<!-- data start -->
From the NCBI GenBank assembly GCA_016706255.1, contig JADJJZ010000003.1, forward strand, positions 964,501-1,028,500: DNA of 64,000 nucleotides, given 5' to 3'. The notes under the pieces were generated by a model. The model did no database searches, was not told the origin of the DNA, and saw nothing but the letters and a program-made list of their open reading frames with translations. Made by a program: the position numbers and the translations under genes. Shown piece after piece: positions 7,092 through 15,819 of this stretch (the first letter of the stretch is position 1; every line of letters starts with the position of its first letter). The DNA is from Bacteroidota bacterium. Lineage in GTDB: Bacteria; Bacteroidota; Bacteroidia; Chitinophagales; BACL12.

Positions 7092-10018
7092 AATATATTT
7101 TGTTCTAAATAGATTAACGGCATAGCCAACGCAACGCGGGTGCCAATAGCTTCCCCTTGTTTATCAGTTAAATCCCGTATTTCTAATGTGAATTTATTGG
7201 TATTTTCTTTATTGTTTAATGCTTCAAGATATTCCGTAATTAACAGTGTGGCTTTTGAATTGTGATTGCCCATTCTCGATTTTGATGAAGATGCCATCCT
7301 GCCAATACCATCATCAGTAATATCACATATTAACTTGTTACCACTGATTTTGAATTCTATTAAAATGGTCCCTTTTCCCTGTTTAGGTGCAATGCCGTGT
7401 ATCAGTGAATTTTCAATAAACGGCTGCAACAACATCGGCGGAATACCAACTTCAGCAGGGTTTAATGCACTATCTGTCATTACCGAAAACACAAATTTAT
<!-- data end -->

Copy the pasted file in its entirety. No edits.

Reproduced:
From the NCBI GenBank assembly GCA_016706255.1, contig JADJJZ010000003.1, forward strand, positions 964,501-1,028,500: DNA of 64,000 nucleotides, given 5' to 3'. The notes under the pieces were generated by a model. The model did no database searches, was not told the origin of the DNA, and saw nothing but the letters and a program-made list of their open reading frames with translations. Made by a program: the position numbers and the translations under genes. Shown piece after piece: positions 7,092 through 15,819 of this stretch (the first letter of the stretch is position 1; every line of letters starts with the position of its first letter). The DNA is from Bacteroidota bacterium. Lineage in GTDB: Bacteria; Bacteroidota; Bacteroidia; Chitinophagales; BACL12.

Positions 7092-10018
7092 AATATATTT
7101 TGTTCTAAATAGATTAACGGCATAGCCAACGCAACGCGGGTGCCAATAGCTTCCCCTTGTTTATCAGTTAAATCCCGTATTTCTAATGTGAATTTATTGG
7201 TATTTTCTTTATTGTTTAATGCTTCAAGATATTCCGTAATTAACAGTGTGGCTTTTGAATTGTGATTGCCCATTCTCGATTTTGATGAAGATGCCATCCT
7301 GCCAATACCATCATCAGTAATATCACATATTAACTTGTTACCACTGATTTTGAATTCTATTAAAATGGTCCCTTTTCCCTGTTTAGGTGCAATGCCGTGT
7401 ATCAGTGAATTTTCAATAAACGGCTGCAACAACATCGGCGGAATACCAACTTCAGCAGGGTTTAATGCACTATCTGTCATTACCGAAAACACAAATTTAT